The drug companies must accurately and completely disclose all of a prescription drug’s dangerous side effects so the warnings accurately, completely and adequately warn the patient. Drug companies must also constantly update the warnings as new information is obtained. More times than not, however, the drug companies are not inclined to give accurate, complete and adequate warnings because more numerous and severe the warnings, the fewer prescriptions will be written for that drug. The prescribing physician will find a better, safer alternative drug that is equally effective without the same risks.

Litigation against the drug companies is based on inaccurate, incomplete and inadequate warnings, as well as manufacturing and design defects. The prescribing physician has the responsibility to discuss a prescription drug’s side effects with the patient, as well as the risk of those side effects and the benefits of the drug. It is only when the warnings that the physician has access to do not include all known dangerous side effects that a case exists against the drug companies. After all, we know all drugs have side effects. We as the patient have the absolute right to know what those side effects are so we can have that risk/benefit discussion with the physician and make the decision whether to take the drug. As a patient, we have the right to know what the drug company knows about their prescription drugs before we take it. After we take the dangerous drug and are injured by it, the questions becomes what did they know and when did they know it.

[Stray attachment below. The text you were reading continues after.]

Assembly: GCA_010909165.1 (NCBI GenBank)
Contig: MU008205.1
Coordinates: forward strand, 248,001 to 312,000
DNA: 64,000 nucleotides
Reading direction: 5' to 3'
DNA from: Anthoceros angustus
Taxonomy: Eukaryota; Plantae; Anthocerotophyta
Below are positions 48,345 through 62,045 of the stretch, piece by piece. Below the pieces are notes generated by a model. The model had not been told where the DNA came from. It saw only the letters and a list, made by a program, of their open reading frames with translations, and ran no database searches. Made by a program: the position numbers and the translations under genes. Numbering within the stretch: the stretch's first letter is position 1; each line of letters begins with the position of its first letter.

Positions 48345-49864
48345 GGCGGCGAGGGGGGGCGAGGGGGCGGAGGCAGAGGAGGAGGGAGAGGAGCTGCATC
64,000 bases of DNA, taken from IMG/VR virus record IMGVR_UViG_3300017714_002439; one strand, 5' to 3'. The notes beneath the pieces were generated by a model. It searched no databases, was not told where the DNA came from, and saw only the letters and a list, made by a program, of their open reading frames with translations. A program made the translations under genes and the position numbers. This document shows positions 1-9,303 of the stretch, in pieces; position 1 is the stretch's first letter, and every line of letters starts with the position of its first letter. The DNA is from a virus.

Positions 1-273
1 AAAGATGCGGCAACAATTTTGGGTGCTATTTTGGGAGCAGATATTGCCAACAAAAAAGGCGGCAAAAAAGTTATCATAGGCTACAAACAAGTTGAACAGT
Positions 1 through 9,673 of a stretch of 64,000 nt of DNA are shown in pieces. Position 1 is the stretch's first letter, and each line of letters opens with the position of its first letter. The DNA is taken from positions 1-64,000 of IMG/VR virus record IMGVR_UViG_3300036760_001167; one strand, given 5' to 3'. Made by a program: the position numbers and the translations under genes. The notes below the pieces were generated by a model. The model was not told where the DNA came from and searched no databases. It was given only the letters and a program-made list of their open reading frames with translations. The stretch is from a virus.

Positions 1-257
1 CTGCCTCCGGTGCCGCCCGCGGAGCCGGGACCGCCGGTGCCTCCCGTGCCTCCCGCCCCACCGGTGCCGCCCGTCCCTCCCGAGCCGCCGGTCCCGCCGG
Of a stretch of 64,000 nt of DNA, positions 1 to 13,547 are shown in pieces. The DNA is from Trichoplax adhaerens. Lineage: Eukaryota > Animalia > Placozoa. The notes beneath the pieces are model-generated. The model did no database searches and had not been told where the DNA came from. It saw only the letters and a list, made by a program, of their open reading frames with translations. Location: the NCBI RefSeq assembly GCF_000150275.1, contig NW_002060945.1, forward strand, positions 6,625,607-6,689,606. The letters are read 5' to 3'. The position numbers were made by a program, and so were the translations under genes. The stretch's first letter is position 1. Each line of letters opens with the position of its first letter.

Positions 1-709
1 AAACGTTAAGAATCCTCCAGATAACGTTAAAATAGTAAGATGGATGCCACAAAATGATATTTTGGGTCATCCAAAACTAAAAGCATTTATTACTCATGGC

You can’t claim ignorance of the drug’s warnings any more than you can claim you bought the car without turn signals or that the seat belt is too uncomfortable to wear. All are safety devices that are there for your safety.